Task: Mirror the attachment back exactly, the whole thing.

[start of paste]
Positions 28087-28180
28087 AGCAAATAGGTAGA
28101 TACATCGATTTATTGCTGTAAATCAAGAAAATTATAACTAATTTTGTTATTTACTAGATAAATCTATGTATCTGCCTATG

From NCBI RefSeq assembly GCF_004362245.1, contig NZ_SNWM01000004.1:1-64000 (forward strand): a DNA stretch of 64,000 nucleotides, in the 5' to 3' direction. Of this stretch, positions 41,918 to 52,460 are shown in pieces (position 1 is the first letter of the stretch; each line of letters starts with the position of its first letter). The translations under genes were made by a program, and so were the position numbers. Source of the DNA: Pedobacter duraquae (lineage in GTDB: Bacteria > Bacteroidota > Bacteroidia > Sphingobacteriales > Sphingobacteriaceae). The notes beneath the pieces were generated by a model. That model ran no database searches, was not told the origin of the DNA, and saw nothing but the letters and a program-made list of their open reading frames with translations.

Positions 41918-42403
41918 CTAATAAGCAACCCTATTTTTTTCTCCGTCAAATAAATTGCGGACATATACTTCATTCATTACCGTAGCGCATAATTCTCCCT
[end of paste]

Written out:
Positions 28087-28180
28087 AGCAAATAGGTAGA
28101 TACATCGATTTATTGCTGTAAATCAAGAAAATTATAACTAATTTTGTTATTTACTAGATAAATCTATGTATCTGCCTATG

From NCBI RefSeq assembly GCF_004362245.1, contig NZ_SNWM01000004.1:1-64000 (forward strand): a DNA stretch of 64,000 nucleotides, in the 5' to 3' direction. Of this stretch, positions 41,918 to 52,460 are shown in pieces (position 1 is the first letter of the stretch; each line of letters starts with the position of its first letter). The translations under genes were made by a program, and so were the position numbers. Source of the DNA: Pedobacter duraquae (lineage in GTDB: Bacteria > Bacteroidota > Bacteroidia > Sphingobacteriales > Sphingobacteriaceae). The notes beneath the pieces were generated by a model. That model ran no database searches, was not told the origin of the DNA, and saw nothing but the letters and a program-made list of their open reading frames with translations.

Positions 41918-42403
41918 CTAATAAGCAACCCTATTTTTTTCTCCGTCAAATAAATTGCGGACATATACTTCATTCATTACCGTAGCGCATAATTCTCCCT